The AMD Radeon RX 5700 XT gets hot – but it's supposed to

AMD Radeon RX 5700 XT
(Image credit: Future)

The AMD Radeon RX 5700 XT has been out for about a month now, and while it's delivering some great 1440p gaming experiences, the graphics card has a tendency to pump out some noticeably high temperatures.

However, in a blog post Team Red released, it details that AMD Radeon RX 5700 XT graphics cards that hit 110 degrees Celsius are operating within specs and are totally fine. This is due to how these graphics cards measure temperatures. Rather than throttling at an average temperature, like most GPUs, the RX 5700 XT will only throttle when the hottest part of the GPU hits the 110 degrees Celsius thermal junction temperature.

AMD states that this allows these Radeon graphics cards to "offer much higher performance out of the box, while maintaining acoustic and reliability targets." Team Red also assures customers that they'll have access to both the peak temperature of the chip, along with a more standard average temperature, so they'll have insight as to how their graphics card is performing.

So, while some users might not be comfortable with their graphics cards hitting triple-digit temperatures, AMD claims that this is working as-expected. And, given how its processors operate at high temperatures, too, that shouldn't be too surprising.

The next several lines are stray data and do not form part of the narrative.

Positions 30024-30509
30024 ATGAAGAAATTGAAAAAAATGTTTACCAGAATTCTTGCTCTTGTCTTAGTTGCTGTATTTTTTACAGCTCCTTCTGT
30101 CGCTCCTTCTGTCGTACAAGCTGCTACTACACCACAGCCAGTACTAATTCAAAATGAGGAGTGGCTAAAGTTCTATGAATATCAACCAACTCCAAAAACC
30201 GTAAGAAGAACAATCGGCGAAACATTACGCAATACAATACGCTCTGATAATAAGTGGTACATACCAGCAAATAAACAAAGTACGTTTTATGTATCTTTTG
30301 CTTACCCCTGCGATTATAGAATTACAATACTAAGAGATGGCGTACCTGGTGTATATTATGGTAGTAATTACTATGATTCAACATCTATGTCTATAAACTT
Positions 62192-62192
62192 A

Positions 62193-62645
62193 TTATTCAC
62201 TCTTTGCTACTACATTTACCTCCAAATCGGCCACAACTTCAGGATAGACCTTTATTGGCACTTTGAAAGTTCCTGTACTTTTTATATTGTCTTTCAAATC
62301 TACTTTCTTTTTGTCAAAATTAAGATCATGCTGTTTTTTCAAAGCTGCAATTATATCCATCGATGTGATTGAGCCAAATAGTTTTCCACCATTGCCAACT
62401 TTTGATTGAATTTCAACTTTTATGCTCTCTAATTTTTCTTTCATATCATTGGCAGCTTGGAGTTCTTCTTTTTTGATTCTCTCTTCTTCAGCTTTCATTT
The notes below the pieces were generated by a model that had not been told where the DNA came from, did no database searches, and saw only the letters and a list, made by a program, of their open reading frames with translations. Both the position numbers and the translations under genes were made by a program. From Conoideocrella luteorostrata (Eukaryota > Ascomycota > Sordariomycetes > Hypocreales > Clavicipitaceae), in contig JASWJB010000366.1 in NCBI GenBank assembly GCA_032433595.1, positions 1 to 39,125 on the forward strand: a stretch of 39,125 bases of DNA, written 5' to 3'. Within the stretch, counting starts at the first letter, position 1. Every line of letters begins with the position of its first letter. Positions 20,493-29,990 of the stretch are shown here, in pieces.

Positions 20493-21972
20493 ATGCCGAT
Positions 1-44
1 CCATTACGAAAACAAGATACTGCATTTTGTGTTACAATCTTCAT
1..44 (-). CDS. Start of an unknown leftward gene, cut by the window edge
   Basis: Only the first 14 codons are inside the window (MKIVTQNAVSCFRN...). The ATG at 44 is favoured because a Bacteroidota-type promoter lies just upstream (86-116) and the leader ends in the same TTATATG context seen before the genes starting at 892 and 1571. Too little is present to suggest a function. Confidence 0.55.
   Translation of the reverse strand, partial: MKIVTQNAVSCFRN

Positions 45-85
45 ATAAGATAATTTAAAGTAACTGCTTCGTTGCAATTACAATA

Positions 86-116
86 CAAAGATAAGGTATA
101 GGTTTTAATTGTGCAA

Heating up

One thing that might be looking at however, is the effect this could have on the rest of your system. Sure, the graphics card is more than capable of handling these high temperatures, but if the air its shooting out is overheating other components, like the chipset, there could be some problems. However, this is just pure speculation on our part.

However, there are already plenty of third-party AMD Radeon RX 5700 XT graphics cards showing up, so if you're not comfortable with high temps, there should be a third-party option available to you that keeps things a bit cooler. 

At the end of the day, though, AMD does say these high temps are normal and are nothing to worry about. So, if you've been seeing high temperatures on your graphics card, you can rest assured that it's not about to melt in your PC case

Bill Thomas

Bill Thomas (Twitter) is TechRadar's computing editor. They are fat, queer and extremely online. Computers are the devil, but they just happen to be a satanist. If you need to know anything about computing components, PC gaming or the best laptop on the market, don't be afraid to drop them a line on Twitter or through email.